One can’t begin to think what it is like for these youngsters to be in hospital at any point, let alone during the Christmas season – a period that traditionally sees celebrations at home and time spent with friends and family over the prolonged school holidays. As such, a gesture of this nature is one that can only be very well received. Wonderful work from all at Griffin Park. Yet again.

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From the positive to the not so. The story of Newcastle United midfielder Jonjo Shelvey being given a five game ban for what is described as : “Aggravated Breach as defined in Rule E3(2), as it included reference to ethnic origin and/or race and/or nationality” is one that hasn’t gone unnoticed amongst our own support.

Of course, we have our own parallel with the five game sentence handed down to Macca back in October after he was found guilty of : Using abusive and/or insulting words towards a match official in the 52nd minute of the game against Cardiff City on 19 April 2016, contrary to FA Rule E3(1) . Moreso, given his offence was, “An “aggravated breach” as defined in FA Rule E3(2), as it included a reference to gender.

Back then this column wondered : This is a huge ban and if nothing else Alan would seem to be patient zero when the FA have decided to clamp down hard. Yet, also, they’ve now drawn a line in the sand which I’ll be very keen to see how strongly they enforce ongoing.

And here is your answer. Another breach of rule E3(2) and another five game ban. If players were operating in a new environment about what is deemed acceptable before, there can be no doubt now. Speak in such a manner towards officials or fellow pros – pay a very heavy penalty.

From an on-pitch perspective, it means Shelvey will be missing when Newcastle United come to Griffin Park for the televised game in January 16th. He’ll be a huge loss to the Magpies, if his performance on our own trip to the North-East was anything to go by. At one point it looked as though he was going to inspire a Geordie bracketing as the home team set off at 100mph, with the Bees caught cold in the starting blocks, and Shelvey providing ‘assists’ for fun.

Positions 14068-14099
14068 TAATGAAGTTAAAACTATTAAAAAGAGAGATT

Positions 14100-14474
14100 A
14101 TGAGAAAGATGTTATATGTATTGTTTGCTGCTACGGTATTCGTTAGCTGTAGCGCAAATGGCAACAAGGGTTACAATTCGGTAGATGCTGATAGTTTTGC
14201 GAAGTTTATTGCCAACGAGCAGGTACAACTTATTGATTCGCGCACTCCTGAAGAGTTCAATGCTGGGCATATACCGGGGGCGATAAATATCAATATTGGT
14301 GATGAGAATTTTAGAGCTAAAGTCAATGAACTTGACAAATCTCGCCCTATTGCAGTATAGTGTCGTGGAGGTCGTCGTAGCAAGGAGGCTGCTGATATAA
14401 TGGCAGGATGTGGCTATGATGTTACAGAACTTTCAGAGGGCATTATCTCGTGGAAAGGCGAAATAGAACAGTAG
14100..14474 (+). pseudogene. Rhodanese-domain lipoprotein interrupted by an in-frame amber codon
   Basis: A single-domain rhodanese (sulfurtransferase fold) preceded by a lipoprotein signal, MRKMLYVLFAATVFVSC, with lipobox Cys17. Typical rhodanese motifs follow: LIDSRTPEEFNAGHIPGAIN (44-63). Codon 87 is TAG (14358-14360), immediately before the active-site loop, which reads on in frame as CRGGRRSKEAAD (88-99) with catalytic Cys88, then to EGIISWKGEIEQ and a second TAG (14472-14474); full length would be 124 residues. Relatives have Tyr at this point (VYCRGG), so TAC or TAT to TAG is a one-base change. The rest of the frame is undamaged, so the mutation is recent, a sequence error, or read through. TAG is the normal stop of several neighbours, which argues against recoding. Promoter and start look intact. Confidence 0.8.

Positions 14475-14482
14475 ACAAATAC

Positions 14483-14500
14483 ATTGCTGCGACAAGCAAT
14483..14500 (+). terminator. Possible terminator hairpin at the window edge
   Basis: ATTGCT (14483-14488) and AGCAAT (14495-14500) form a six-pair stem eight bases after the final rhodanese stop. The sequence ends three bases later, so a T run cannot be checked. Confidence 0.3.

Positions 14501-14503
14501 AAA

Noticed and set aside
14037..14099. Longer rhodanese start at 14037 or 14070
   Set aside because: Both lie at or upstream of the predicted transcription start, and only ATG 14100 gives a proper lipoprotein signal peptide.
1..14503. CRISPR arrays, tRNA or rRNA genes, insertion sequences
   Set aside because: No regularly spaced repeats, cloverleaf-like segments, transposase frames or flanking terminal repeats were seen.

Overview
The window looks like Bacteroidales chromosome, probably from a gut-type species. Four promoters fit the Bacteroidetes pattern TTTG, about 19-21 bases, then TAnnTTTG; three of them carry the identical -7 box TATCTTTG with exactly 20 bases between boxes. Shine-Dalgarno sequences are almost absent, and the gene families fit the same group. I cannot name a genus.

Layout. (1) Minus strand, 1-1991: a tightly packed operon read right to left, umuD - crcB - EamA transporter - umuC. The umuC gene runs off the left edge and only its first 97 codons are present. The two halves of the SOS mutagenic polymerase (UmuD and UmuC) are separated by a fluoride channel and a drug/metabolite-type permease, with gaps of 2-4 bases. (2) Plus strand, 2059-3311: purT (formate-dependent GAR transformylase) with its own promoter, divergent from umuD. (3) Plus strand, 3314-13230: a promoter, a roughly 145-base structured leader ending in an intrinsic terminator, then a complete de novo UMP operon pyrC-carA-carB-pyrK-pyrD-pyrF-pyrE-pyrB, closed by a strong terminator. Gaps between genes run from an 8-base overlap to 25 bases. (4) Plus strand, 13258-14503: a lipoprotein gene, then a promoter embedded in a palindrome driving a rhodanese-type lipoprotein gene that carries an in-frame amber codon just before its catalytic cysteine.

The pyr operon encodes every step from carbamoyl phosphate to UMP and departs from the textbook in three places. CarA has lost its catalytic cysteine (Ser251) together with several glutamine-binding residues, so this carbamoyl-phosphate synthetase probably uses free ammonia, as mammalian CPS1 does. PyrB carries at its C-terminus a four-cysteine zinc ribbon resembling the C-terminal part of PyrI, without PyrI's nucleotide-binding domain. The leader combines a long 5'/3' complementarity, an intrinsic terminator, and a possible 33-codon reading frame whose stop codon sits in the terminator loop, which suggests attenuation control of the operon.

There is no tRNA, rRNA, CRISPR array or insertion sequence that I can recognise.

I can’t pretend to take any pleasure from a story of this nature on a day of such seasonal goodwill. But, at the same time, it would be hypocritical not to realise what a helping hand it offers us. Knowing that Newcastle will be missing one of their danger men, and the architect of our own downfall last time out, when the battle of the Championship’s leading scorers takes place.

Still, all that is some time off. For now, we’ve got Christmas to look forward to and the hope that Scott is still a Bee by the time that game takes place. I’ve no doubt our faith in the player will be rewarded come January…..

Nick Bruzon

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What does Brentford ban tell us about FA? And ourselves?

22 Oct

Brentford v Barnsley. It should be a huge game for so many reasons. It will be a huge game for so many reasons. Yet, at the same time, one can’t help but feel it has been somewhat overshadowed by Friday’s news about Alan McCormack. Specifically, for anybody who has been living under a rock for the last 24 hours, that the midfielder has been awarded a five match ban (amongst other punishments) after being found guilty of using abusive language towards an official against Cardiff City back in April.

In typical vague fashion, the FA Statement simply says that he, “Used abusive and/or insulting words towards a match official in the 52nd minute of the game against Cardiff City on 19 April 2016, contrary to FA Rule E3(1). ”That it was what they deem , “An “aggravated breach” as defined in FA Rule E3(2), as it included a reference to gender.

The response from Brentford was an equally factual one, acknowledging the punishment whilst adding, “We are awaiting the written reasons for the verdict and neither the player nor the Club will make any further comment on this matter until they have been received.

What he has been found guilty of saying remains, officially, a secret. There are enough theories out there in cyberspace without wishing to warrant further conjecture on that subject.

All we know for sure, is that the ban takes immediate effect, starting with today’s game against Barnsley and including the local derbies against Fulham and QPR amongst those in the period.

So…. OTT? Fair? Is Alan a foulmouthed pig or was it something said off the cuff under the pressures of a live game environment and totally out of character?